What are you waiting for?
The second wants to bury his Father; this is a duty required by Jewish law. But it’s not “wait till Tuesday”, not just a simple matter of a few days to have a funeral. There were two burials. A first one is immediately after death; then, a year later, the grave is opened and the bones placed in a family ossuary or bone box. Or perhaps his father is isn’t even dead yet, and he wants to look after Dad until the old man dies – maybe wanting his inherence before he leaves home. What are we waiting for?
The third individual merely asks to say goodbye to his family before following Jesus. Even this seemingly reasonable request is denied by Jesus. Like the second excuse, this centres around family relationships and responsibilities. Was this man, perhaps, so preoccupied with his little family that he didn’t have the energy and compassion to care for God’s wider family including the marginalized? The most difficult choices in life are not primarily between good and evil, but between what is good and what is best. Or even more often, how to balance responsibilities between two needs. It’s never binary, either … or thinking. It’s always the non dual, both ,… and approach. Never black and white, but shades of grey. In this case, can we find that balance between different demands on our time: our family and God’s call?
God is not a micro manager
God’s call? I’ve already said that for me God isn’t a micro manager; God isn’t likely to say “Jan, sell your condo and go to live in the slums and start a shelter for the homeless” or something to that effect. I have free will and a mind. God says: “Jan, I have shown you what my kingdom looks like; I have given you time, talents, treasures. You have a mind and soul. You have hopes, dreams and desires. So choose where you want to use these gifts to help being in my Kingdom here on earth. You can’t do it all.” And God issues the same invitation to all of you.
Nowhere does Jesus present us with a path to after-death bliss. Jesus’ teachings are about the Kingdom of God here on earth, through people learning to take care of people. He gives us a vision of things on earth transformed to be “as in heaven”, a vision of a challenging way to heal the brokenness of this world. Each of us must ask ourselves: How do I fit into God’s dream of the Heavenly Kingdom here on earth? Chances are, if you focus on your relationship with God, there will be plenty of room for your dreams and desires in God’s world.
Which brings me to the reading from Paul’s letter to the Galatians. He wrote; “For freedom Christ has set us free. Stand firm, therefore, and do not submit again to a yoke of slavery”. Freedom! Freedom is an idea that originates in the very heart of God. In the beginning, when God created humankind, God could have made us puppet-like, so that whenever God wanted us to do something, God would just pull a string and we would do it. What kind of relationship would that be? God created us, all of us, with the capacity and the responsibility to act as free moral agents.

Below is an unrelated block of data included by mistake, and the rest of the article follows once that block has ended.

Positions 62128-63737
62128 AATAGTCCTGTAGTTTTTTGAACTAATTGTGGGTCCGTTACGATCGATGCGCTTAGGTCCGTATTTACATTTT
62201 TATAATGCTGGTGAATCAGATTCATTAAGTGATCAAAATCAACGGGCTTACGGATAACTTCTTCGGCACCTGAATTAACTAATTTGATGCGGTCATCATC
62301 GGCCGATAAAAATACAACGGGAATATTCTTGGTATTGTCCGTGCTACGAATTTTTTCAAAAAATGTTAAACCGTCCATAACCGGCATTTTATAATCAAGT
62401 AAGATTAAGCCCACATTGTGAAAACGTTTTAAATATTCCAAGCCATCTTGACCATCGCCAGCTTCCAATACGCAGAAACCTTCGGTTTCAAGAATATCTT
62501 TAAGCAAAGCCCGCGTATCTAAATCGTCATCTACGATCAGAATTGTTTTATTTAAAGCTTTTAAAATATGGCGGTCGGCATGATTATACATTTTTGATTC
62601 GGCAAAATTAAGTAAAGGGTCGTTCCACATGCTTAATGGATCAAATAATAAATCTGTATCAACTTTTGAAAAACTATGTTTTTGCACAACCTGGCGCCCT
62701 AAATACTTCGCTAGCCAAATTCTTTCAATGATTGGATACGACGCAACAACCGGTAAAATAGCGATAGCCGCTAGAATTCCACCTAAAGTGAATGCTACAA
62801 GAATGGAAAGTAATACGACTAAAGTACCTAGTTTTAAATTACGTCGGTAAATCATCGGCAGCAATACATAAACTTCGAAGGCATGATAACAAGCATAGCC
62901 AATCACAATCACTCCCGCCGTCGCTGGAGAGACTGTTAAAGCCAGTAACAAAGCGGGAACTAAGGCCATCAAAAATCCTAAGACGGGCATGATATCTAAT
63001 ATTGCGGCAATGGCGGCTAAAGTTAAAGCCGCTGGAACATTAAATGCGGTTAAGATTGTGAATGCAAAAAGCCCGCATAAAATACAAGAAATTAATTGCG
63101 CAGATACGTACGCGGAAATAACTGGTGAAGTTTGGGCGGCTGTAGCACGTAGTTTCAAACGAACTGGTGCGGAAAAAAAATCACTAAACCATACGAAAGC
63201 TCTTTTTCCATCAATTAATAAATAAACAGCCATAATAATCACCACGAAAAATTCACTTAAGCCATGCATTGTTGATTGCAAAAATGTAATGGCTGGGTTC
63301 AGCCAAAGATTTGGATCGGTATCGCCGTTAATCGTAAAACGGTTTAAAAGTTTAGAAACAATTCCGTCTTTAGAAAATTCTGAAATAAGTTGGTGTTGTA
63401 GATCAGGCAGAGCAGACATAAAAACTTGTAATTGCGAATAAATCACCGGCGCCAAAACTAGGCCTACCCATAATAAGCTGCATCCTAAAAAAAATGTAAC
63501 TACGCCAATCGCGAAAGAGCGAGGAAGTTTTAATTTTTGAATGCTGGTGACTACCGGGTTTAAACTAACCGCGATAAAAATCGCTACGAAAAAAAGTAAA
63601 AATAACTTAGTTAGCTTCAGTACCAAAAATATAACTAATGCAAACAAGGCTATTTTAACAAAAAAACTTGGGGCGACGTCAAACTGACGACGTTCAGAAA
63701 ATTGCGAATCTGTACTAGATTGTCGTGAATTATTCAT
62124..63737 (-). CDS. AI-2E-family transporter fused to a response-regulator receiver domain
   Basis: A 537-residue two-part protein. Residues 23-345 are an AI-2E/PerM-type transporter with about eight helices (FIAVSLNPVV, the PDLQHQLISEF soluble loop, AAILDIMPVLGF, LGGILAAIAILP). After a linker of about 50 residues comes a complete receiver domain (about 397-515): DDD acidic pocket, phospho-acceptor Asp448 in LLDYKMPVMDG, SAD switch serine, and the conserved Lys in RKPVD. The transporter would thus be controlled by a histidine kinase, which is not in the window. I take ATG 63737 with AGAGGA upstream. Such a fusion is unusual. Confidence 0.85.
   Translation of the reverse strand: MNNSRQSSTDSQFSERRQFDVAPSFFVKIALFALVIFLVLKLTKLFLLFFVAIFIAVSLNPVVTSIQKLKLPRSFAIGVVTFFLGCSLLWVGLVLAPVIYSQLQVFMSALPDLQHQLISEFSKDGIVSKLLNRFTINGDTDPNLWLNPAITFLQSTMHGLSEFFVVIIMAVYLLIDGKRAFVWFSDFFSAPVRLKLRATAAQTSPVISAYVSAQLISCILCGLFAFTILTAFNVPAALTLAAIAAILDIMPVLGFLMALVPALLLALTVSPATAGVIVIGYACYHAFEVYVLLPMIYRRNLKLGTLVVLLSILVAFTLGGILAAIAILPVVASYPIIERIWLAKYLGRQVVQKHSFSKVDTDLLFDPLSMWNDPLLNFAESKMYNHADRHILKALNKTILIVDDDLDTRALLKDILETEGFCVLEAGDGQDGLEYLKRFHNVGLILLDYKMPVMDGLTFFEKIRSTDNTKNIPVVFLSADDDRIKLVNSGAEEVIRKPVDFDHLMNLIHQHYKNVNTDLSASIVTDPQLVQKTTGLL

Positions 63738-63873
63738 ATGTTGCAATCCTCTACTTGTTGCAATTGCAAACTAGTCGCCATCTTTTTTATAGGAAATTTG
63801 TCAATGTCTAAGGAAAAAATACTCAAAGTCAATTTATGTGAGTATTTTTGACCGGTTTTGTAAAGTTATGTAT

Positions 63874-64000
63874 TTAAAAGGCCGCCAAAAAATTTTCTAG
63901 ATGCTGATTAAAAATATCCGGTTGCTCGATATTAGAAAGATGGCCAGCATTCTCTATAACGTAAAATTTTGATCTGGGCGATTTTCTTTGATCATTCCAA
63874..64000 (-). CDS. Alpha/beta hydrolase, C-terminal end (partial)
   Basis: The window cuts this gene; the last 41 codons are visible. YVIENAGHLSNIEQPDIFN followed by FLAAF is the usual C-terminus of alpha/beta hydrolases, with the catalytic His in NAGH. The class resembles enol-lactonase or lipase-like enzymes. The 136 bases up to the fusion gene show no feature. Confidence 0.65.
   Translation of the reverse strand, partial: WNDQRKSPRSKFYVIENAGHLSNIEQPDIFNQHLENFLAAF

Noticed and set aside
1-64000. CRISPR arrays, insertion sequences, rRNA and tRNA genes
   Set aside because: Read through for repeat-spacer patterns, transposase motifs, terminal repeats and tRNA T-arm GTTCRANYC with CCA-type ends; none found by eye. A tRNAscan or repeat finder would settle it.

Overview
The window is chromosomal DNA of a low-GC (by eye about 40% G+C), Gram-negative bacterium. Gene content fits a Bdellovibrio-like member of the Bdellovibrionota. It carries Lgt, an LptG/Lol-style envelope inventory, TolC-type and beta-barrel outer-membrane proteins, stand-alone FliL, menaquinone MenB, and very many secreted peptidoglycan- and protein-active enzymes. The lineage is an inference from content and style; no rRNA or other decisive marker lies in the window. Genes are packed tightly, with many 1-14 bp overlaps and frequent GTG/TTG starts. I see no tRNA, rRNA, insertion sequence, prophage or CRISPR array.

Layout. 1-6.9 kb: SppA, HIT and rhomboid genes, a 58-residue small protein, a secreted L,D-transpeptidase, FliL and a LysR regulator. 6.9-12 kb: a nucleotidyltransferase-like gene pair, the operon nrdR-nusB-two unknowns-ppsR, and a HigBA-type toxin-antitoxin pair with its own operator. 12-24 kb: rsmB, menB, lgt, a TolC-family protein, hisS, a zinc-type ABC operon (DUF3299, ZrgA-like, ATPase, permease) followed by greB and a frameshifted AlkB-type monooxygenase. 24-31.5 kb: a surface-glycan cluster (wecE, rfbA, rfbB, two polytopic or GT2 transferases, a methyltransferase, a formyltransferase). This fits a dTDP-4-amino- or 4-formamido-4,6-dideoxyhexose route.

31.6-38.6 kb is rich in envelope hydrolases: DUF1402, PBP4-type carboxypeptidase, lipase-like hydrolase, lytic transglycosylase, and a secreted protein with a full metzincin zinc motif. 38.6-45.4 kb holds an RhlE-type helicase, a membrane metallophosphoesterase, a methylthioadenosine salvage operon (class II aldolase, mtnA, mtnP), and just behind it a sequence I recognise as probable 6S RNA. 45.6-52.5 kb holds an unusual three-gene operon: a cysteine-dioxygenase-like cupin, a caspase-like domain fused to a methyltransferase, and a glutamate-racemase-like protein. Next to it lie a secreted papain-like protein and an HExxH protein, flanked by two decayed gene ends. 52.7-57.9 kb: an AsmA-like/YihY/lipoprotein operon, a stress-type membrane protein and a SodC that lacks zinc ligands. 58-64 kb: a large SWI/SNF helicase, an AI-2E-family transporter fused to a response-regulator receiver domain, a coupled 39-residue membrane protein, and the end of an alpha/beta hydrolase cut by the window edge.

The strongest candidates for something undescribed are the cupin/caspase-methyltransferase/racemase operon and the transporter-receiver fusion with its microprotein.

The desire for freedom is not simply a function of the human spirit. Its source is nothing less than the free will of the Living God. We are free, not slaves. And that freedom, as I have suggested above, brings with it the responsibility not just to say Yes, God (or if we prefer, like the Samaritans, No, God) but to use our freedom to be co-creators with God in the Kingdom. Co-creators, not cogs in some machine or on an assembly line.
Fruit of the Spirit
This passage from Galatians is one of my favorite writings of Paul. The verse about the fruit of the spirit describes for me the life of a Christian: “the fruit of the Spirit is love, joy, peace, patience, kindness, generosity, faithfulness, gentleness, and self-control”. As our lives are transformed by the Spirit, we grow into this way of living. It’s not something we can force, or do for ourselves. Only God’s grace can transform us this way.
For freedom Christ has set us free
For freedom Christ has set us free. The freedom to be a thinking disciple, not a robotic slave, is sustained by the fruit of the Holy Spirit. Love, joy, peace, patience…these are the marks of individuals and communities who live in the freedom that only God can offer. Like any fruit, this fruit develops slowly in the right conditions, and only by the hand of God.
Paul points out that a lifestyle lived on the basis of God’s love declared in Christ will produce behaviours which flow from that relationship. We need to focus on our relationship with God. The more we do, the more our lives will reflect the goodness and generosity we celebrate. I have seen some of these aspect of the fruit (and it is one fruit not many fruits) develop in myself as I’ve got older, and many much more so in other people.
Because I saw it in my husband, I chose this passage from Galatians for his funeral. I see it in some of my children, though sadly not all, and friends. In you, my church family, too. The fruit of the spirit will continue to grow in us and transform us. Love generates love. We will not be loving because we know we ought to be loving, but because our being is undergoing change. This transformation which we call growing in faith continues all our lives. As we walk with Jesus this Pentecost Season in our lectionary readings, I pray that we will all grow in the way of the spirit and find our true identity as disciples.